Shortly afterwards, Alias answered:

I know the answer but not because I did the work. When the album came out in 1977 or so I bought an English pressing that included the 4 color lithographs. About 3 years later while reading the label of an Elvis Costello album (This Year's Model - also English) I noticed on the record itself, next to the label someone had written (scratched) "Ring Moira at (some phone number) for your special prize." The contest was long over when I saw the note but the record company sent me some ugly Elvis posters. Anyway, I went through all of my other records and found that some others also had something written in the same place. On Before And After Science I found the phrase: "Arcane Benefits of Creed". I like yours better.

So there you go. Of course, there are some other anagrams of Before And After Science that make worthy contenders...

  • sincere deaf benefactor
  • barren oceanside effect
  • barefaced frenetic enos
  • frenetic seaboard fence
  • beside concrete fanfare
  • cabinet coffer serenade
  • Feared nice benefactors
  • Fine fear-based concrete
  • Confident carefree base
  • Fine centre-board faeces
  • Face-to-face breeds inner
  • Face-to-face inbred sneer
  • Benefactors define care
  • An infected care-free sob
  • Affection braced serene
  • Ascertain coffee bender
  • Confident faeces bearer
  • Increase bad coffee rent
  • As nice coffee bartender
  • In affected obscene rear
  • Side effect: barren ocean
  • Effect in censor-bed area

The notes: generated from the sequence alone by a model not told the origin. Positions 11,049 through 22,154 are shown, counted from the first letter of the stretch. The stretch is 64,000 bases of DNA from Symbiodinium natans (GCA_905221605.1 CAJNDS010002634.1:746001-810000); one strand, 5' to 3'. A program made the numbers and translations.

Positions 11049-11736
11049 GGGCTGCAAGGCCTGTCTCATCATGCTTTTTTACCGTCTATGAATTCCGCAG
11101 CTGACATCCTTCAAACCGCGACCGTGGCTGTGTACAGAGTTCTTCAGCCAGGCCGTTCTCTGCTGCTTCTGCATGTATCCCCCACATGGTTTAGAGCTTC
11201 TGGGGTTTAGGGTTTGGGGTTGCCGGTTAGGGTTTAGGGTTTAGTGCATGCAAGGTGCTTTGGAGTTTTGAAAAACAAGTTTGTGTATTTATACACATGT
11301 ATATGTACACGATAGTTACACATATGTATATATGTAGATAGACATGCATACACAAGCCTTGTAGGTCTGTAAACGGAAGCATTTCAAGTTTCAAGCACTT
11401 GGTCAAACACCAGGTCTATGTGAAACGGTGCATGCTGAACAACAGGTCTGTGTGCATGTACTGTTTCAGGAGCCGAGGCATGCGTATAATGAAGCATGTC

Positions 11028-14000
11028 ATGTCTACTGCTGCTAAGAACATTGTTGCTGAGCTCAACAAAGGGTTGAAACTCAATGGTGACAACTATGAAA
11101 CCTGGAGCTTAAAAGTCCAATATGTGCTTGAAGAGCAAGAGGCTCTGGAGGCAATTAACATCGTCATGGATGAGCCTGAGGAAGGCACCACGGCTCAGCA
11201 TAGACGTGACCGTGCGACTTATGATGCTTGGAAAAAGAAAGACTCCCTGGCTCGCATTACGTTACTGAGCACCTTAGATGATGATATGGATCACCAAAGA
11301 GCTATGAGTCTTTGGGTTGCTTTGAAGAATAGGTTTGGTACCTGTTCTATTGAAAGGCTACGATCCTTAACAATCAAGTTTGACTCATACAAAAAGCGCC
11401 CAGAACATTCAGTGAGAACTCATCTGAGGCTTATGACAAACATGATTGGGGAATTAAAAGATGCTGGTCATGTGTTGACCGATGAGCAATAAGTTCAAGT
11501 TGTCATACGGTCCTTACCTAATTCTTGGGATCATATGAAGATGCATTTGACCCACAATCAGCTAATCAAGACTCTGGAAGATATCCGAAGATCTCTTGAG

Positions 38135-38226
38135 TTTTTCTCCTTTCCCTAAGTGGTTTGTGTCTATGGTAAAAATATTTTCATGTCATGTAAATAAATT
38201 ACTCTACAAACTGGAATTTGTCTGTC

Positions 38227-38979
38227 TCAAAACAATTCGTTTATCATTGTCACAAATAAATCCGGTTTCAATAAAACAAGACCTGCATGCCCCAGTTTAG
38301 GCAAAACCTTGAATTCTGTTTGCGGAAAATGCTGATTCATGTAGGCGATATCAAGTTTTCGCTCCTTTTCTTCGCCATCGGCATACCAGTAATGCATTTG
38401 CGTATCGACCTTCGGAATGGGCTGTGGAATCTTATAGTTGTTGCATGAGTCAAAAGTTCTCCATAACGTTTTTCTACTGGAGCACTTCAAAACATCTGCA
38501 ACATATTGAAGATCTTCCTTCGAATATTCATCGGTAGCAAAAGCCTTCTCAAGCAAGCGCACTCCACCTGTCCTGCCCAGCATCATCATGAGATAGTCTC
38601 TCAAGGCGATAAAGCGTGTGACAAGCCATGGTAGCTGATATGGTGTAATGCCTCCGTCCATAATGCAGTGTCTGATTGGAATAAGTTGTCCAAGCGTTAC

• A different obscene care
  • Once crab-feed: a fit sneer

As you enjoyed those so much, here are four more in Eno's handwriting from More Dark Than Shark:

  • Fade, o brief Cretan Scene
  • Of Fate bred near Science
  • Eno defecate: finer crab
  • A bin of accented reefers

If you want other odd takes on reality, take a look at the Miscans created by our optical character recognition software in the 1990s before accuracy improved.

Q. What's this about Eno and Smells, Essences and Perfumes?

"I wondered where the name "Neroli" came from. Then a few days later I was shopping in Covent Garden and went into this Aromatherapy shop. They sell this oil (£85 per bottle!) called "Neroli". It supposed to be an anti-depressant and has a calming effect on people." (Aj.)

A number of the All Saints' Promo copies of Neroli which were originally sent out actually had a small vial of Neroli attached to them.

Eno used to (or still does) dabble with mixing fragrances, presumably in much the same way he describes making music as a metaphor for painting – mixing colors and layers of colors...

For further information on Eno's perfumes, look here and here.